When she became old enough to understand, I told her the story of my quest for motherhood. With each passing year, moments of delight alternated with terror as I sought to keep my child safe in a rapidly changing world that included radical changes to our family structure. For the first six years following her birth in California, we had been a family of three. In the next decade in India, following my divorce, we were a mother-daughter duo. And we now live in the tiny city-state of Singapore, in a blended family of four that includes my new husband and his daughter.
My reasons for wanting to get pregnant had been driven by innate biological programming and cultural expectations, but those forces had little to do with being a mother, which turned out to be the transformative experience of my life. My daughter’s presence had provided focus and meaning, and her support had helped me rebuild my life. In the process, I learnt to care not just about my child but also about the world that she would inherit.
How could I formulate all of these thoughts into a short, coherent, and convincing answer?
Before I could respond, the nurse called out my name. I followed her to the large brightly-lit room dwarfed by the enormous machine with its long tunnel. My claustrophobia kicked in. The MRI was for my hip; surely I didn’t need to be wheeled all the way in? I stretched out on the table as instructed, put on headphones, and slid deep into the tunnel.
“Get me out!” I screamed.
The technician pressed a button to retract the table.
“Are you OK?”
“No. Why do I have to go all the way inside the tunnel?” I asked, my voice shaking.
“That’s the way it’s done, Ma’am,” she replied politely and firmly.
“But it’s only for my right hip,” I countered.
“Are you claustrophobic? You should have told your doctor.” I could sense her impatience.
Without the MRI the doctor could not suggest treatment for the pain that had plagued me for two years. All MRI machines followed the same protocol that involved sliding all the way into a narrow tunnel. What now?
“Can you please call my daughter? She is in the waiting room, the Indian girl with blue hair.”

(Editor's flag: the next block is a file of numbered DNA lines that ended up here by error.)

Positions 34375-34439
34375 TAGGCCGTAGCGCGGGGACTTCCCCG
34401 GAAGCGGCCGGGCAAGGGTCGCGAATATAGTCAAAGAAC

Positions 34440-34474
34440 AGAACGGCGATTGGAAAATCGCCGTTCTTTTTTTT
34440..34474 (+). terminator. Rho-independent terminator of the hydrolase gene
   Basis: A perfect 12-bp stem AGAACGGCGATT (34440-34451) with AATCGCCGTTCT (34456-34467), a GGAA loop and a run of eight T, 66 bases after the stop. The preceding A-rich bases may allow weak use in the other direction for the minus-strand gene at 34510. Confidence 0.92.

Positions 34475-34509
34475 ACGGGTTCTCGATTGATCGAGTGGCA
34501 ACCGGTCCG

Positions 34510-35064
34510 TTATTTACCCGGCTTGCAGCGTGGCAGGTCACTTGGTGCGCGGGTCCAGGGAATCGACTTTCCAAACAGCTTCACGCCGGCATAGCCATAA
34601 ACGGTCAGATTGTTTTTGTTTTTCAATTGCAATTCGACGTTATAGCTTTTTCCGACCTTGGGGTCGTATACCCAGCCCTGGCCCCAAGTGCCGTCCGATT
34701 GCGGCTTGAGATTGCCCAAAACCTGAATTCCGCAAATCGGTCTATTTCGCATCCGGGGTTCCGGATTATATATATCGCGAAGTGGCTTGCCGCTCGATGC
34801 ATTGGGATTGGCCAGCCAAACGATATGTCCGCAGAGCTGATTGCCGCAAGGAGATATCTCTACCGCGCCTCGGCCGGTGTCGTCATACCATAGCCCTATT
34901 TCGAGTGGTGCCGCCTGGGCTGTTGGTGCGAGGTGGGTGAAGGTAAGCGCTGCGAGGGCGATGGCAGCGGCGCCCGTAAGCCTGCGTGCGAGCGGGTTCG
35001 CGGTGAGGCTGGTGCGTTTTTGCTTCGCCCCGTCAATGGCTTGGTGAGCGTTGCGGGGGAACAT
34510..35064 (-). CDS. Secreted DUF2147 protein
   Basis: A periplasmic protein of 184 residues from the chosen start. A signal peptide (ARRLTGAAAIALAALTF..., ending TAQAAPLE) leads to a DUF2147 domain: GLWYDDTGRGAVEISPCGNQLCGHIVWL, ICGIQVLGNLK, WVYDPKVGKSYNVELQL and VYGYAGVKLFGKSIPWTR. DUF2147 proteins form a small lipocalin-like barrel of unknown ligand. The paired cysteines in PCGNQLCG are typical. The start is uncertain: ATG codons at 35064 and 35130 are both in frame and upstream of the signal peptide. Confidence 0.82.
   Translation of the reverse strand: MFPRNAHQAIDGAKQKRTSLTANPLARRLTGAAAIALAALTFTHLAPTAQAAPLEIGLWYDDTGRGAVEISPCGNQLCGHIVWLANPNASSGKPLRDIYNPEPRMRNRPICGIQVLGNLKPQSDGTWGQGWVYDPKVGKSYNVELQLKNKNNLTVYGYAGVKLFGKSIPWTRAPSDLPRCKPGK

I sat up and took a few deep breaths as the technician reluctantly left the room.
“What happened?” My daughter seemed surprised and concerned as she entered.
“I need to get into the tunnel. Can you hold my hand?” I asked.
The technician fiddled with the buttons and handed me the headphones. This time, as she slid the table slowly into the narrow cave, I kept my eyes closed and my breaths long. I lifted my left arm above my head and held my daughter’s hand, reassured by the pressure of her long tapering fingers.
For the next forty-five minutes, the machine roared and grunted, the table tilted this way and that, in the midst of what felt like a construction zone, with a hundred hammers striking the machine every few seconds. But I kept my eyes closed, knowing that this torture would end soon. Occasionally I tightened my already fierce grip on her fingers. And then it was all over. The table slid back and I was out.
I stood up, a little wobbly but relieved. My daughter finally released her hand. She waited outside as I changed.
“Yes. You asked me why people have children, right? This is why. So that they have a strong, young hand to hold when needed.”
She did not reply, but as we left, I saw her pause for a brief moment outside the waiting room, which was still crowded with the old, the young, and the very young. Then she turned and took my hand in hers as we walked to the elevator.